Members of the Tobacco Control Research Group (TCRG) from the University of Bath joined some 2,000 journalists from across the world at the recent Global Investigative Journalism Conference.
Organised by the Global Investigative Journalism Network, it brings together a huge range of people looking at topics from war crimes to smuggling, corruption to corporate misbehaviour.
Across three days there were practical sessions on skills such as following laundered money trails, tracking planes and ships as well as how to tell stories differently and collect data in new and innovative ways that journalists don’t always consider.
Early on TCRG and its knowledge exchange platform Tobacco Tactics got a shout out at a session on health reporting. Stephane Horel from Le Monde spoke on the importance of journalists and academics sharing expertise and knowledge and the Bath team was highlighted as model of good practice.
Horel has looked at pesticide and chemical industries, food corporations and tobacco lobbying.
“What they have in common is they fight what is considered, to them, uncomfortable knowledge.” She told delegates. “The way [they] do this is by highlighting uncertainty, minimizing the evidence, and attacking and undermining scientists.”
Also speaking at that session was Fabiola Torres from Salud con lupa based in Peru which covers public health in Latin America. She explained its investigation A Hidden Poison On My Plate which looked at dangerous pesticides on supermarket fruit and vegetables.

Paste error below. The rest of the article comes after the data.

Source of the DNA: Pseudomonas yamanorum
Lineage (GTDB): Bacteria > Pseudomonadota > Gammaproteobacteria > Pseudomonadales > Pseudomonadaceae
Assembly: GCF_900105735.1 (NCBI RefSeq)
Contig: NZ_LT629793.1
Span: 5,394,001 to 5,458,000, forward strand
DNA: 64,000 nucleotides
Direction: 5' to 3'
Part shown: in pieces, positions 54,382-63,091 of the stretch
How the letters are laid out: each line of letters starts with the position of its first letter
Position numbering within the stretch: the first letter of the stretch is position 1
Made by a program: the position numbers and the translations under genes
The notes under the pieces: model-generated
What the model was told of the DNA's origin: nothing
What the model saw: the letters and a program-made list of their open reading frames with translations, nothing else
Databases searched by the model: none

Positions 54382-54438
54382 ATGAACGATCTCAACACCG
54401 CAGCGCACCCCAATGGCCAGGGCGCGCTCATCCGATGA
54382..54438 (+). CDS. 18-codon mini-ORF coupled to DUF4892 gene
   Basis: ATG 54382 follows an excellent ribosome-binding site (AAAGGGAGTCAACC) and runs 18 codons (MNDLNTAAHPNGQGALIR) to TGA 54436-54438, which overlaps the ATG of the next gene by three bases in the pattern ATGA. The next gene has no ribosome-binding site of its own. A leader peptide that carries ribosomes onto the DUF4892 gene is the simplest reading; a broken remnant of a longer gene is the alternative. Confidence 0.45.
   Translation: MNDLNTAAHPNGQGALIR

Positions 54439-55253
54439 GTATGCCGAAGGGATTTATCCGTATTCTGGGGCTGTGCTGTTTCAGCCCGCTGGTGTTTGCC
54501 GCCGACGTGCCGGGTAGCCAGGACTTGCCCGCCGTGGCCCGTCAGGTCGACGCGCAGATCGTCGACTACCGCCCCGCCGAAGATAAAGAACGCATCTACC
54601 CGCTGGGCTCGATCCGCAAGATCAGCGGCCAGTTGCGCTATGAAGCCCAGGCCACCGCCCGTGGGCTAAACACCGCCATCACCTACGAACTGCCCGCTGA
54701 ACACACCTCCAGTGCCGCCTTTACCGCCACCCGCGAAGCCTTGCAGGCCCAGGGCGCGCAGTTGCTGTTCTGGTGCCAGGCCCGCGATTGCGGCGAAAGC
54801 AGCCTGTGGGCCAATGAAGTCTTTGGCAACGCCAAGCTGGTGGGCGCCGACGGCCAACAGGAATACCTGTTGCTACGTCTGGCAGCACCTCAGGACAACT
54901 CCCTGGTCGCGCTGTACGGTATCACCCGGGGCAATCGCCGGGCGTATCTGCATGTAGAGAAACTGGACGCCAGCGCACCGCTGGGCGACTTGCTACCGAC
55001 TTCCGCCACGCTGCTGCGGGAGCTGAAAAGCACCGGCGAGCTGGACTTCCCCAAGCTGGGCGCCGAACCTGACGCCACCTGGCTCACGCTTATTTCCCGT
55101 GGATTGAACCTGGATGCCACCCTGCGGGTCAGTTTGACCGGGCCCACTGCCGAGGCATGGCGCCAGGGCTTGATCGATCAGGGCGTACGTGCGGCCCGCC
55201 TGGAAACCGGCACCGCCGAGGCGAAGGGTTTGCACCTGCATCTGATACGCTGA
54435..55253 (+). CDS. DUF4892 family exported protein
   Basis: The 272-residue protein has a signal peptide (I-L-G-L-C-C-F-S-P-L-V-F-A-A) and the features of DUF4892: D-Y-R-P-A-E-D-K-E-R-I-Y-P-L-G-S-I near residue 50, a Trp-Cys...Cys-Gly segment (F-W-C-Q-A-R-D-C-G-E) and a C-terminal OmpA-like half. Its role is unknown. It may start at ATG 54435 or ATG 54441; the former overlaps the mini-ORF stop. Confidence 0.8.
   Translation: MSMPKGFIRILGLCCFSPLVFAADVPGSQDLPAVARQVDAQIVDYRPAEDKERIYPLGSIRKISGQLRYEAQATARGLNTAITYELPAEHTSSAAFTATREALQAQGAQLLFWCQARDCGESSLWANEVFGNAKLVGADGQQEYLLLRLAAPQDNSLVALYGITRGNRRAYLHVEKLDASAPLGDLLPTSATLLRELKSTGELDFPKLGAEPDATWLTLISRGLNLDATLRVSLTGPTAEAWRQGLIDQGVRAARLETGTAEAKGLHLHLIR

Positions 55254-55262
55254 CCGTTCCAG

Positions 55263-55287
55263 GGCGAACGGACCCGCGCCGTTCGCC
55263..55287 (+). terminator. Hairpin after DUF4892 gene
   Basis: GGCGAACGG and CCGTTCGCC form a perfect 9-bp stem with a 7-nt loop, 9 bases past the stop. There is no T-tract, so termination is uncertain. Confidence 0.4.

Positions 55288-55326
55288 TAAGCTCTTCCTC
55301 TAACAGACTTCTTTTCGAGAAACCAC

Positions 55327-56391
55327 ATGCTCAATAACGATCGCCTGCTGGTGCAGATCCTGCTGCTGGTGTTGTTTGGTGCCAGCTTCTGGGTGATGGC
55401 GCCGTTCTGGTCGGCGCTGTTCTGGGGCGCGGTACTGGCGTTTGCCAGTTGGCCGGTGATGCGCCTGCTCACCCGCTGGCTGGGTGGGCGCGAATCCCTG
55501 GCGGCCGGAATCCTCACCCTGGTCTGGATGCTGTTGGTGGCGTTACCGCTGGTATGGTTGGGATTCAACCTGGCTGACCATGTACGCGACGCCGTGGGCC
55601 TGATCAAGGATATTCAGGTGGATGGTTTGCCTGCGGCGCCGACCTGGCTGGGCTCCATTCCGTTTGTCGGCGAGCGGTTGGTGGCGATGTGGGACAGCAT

TCRG’s staff made contact with numerous correspondents in different countries who could look at tobacco stories. And they learned lots about different techniques to gather information ethically and responsibly.
It was astonishing to see the range of stories and the dedication of those who brought them to publication. The GIJN’s Global Shining Light Awards, honouring the best of investigative journalism, attracted a record 419 applications from 84 countries.
The risks should not be underestimated. One of the winning stories was for a group who revealed a secret detention centre in Bangladesh holding dissidents and criminal suspects. Four of the journalists who worked on that could not be named for security reasons. The security and bag searches at the event in Gothenburg suddenly did not seem so out of place.
As David Kaplan, outgoing executive director of the GIJN, said: “What these impressive projects show is that not only is investigative journalism refusing to go away – we are growing and shining more light in some of the world’s toughest places.”
(Featured image is from a session during the conference on Freedom of Information. The picture is of South Korean journalists and the boxes of information they extracted from the government.)